It seems clear that the book was turned into Kindle format using OCR software. They are many typos throughout the book that any spell checker would have picked up, e.g., "modern" is rendered as "modem", "learn" as "leam", "applied" as "apphed", "slid" as "shd", and so on. I suspect the print version does not have these errors. Despite these problems, it is still readable.
Imagine my surprise as it unfolds into a very good analysis of the genre markets, a deft guide to the craft of modern fiction writing, & a glimpse into the life of the best-selling novelist -- not the gazillionaires like King or Koontz of Mailer or whoever, but the scrivener who just makes a nice living at cranking out entertainment for the rest of us.
Newton shows you many passages that don't quite make the grade (but went to press anyway, because that's often how it works) & chunks that he feels are golden. He berates you to make it all larger-than-life -- that's the market! -- but also stops you short of falling to mawkish self-parody. This is certainly a vital book for the mystery writer & those who do war stories, but I wouldn't hesitate to recommend it as a tonic before writing Western, Gothic, space adventure, or quest fantasy.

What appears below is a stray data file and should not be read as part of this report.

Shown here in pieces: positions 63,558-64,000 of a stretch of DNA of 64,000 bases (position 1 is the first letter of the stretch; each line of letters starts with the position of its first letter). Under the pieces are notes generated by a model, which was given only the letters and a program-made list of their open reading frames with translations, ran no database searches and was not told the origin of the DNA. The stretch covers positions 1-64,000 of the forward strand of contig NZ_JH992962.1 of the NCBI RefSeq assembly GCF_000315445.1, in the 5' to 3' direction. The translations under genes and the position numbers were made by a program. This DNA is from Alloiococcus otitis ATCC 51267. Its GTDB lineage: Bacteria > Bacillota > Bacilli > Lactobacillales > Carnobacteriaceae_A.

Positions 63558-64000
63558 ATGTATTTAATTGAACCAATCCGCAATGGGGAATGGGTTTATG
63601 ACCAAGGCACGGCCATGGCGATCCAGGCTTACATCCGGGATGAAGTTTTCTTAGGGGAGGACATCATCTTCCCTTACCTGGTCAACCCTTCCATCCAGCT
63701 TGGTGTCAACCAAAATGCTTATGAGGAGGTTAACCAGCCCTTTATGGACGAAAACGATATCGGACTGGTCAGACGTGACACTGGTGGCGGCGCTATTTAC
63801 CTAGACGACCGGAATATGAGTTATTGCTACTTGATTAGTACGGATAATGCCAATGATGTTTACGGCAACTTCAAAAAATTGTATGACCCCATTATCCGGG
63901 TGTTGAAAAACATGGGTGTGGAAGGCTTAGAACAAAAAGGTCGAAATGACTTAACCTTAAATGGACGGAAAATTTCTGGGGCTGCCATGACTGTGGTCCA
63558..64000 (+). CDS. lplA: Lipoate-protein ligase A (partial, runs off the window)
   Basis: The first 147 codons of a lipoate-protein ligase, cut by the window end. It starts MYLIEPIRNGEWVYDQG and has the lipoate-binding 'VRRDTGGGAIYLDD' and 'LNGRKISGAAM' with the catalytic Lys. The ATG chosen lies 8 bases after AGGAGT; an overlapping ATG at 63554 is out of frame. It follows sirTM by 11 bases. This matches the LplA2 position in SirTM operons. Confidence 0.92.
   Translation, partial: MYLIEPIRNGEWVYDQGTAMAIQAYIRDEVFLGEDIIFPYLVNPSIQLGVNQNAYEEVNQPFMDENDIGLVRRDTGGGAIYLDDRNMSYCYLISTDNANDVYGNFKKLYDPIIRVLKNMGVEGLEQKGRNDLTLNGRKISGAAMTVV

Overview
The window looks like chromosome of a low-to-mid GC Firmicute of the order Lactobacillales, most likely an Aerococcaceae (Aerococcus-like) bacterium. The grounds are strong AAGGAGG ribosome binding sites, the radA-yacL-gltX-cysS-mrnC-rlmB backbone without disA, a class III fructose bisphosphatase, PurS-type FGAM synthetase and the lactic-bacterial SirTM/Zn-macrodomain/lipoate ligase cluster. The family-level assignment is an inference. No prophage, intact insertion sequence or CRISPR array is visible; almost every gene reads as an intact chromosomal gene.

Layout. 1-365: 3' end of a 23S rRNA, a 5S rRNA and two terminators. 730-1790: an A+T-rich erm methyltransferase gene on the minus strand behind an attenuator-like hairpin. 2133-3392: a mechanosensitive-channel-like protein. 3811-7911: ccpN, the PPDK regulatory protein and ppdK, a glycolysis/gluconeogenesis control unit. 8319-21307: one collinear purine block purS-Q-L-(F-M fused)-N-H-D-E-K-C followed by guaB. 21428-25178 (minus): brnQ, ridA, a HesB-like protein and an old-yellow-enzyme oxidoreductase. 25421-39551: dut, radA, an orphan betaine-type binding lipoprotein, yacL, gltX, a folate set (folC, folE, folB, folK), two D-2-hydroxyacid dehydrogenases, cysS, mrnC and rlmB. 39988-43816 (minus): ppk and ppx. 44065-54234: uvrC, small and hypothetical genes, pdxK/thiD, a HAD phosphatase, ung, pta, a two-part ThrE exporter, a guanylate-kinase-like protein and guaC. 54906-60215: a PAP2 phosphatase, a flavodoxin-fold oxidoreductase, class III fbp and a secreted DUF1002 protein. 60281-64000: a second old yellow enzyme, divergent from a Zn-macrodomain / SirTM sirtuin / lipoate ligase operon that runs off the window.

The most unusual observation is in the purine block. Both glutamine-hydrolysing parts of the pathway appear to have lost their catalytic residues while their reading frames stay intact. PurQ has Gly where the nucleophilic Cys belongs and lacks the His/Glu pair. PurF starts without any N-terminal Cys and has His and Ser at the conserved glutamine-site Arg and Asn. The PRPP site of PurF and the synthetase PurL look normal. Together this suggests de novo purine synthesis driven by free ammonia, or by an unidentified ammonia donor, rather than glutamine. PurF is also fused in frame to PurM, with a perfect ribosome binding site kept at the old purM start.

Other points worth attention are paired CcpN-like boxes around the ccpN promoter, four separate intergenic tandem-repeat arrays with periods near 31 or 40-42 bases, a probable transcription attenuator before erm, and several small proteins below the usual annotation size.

It's worth ten bucks, & certainly a fiver, even though the world has changed so much since 1989 -- another great book Writer's Digest has allowed to languish.
The poor organization of the book, however, destroys much of its usefulness. The text hops from one topic to another so the book takes on the form of a writer's stream-of-consciousness.
Weak arrangement choices dog the book everywhere. Even lists of information -- very useful if they had been enumerated as a set of bullet points -- are written out in long paragraph form. For example, chapter 7 contains a list of reference books for military information, intelligence, police procedure, etc. Not only is the catalog of books presented in two pages of dense paragraphs, it's located in the chapter titled "Heroes and Heavies" -- hardly an obvious place for this reference information.
There are also irritating misattributions that should have been caught by his editor (e.g. the author repeatedly mentions the novel Firefox written by Clive Cussler -- although Craig Thomas is the true author). If you're writing action/adventure novels, I would suggest you instead check out Newton's "Armed and Dangerous: A Writer's Guide to Weapons." It describes all manner of weapons from knives to artillery and has proven very useful.
The author explains in detail the steps to take, the research and discipline required. He provides numerous examples from other authors and his own writings to demonstrate the process. Most importantly he explains that self discipline is crucial to the process if you really want to be a published author. Highly recommended and should be read by anyone contemplating writing in this genre and others. Thank you Mr. Newton. .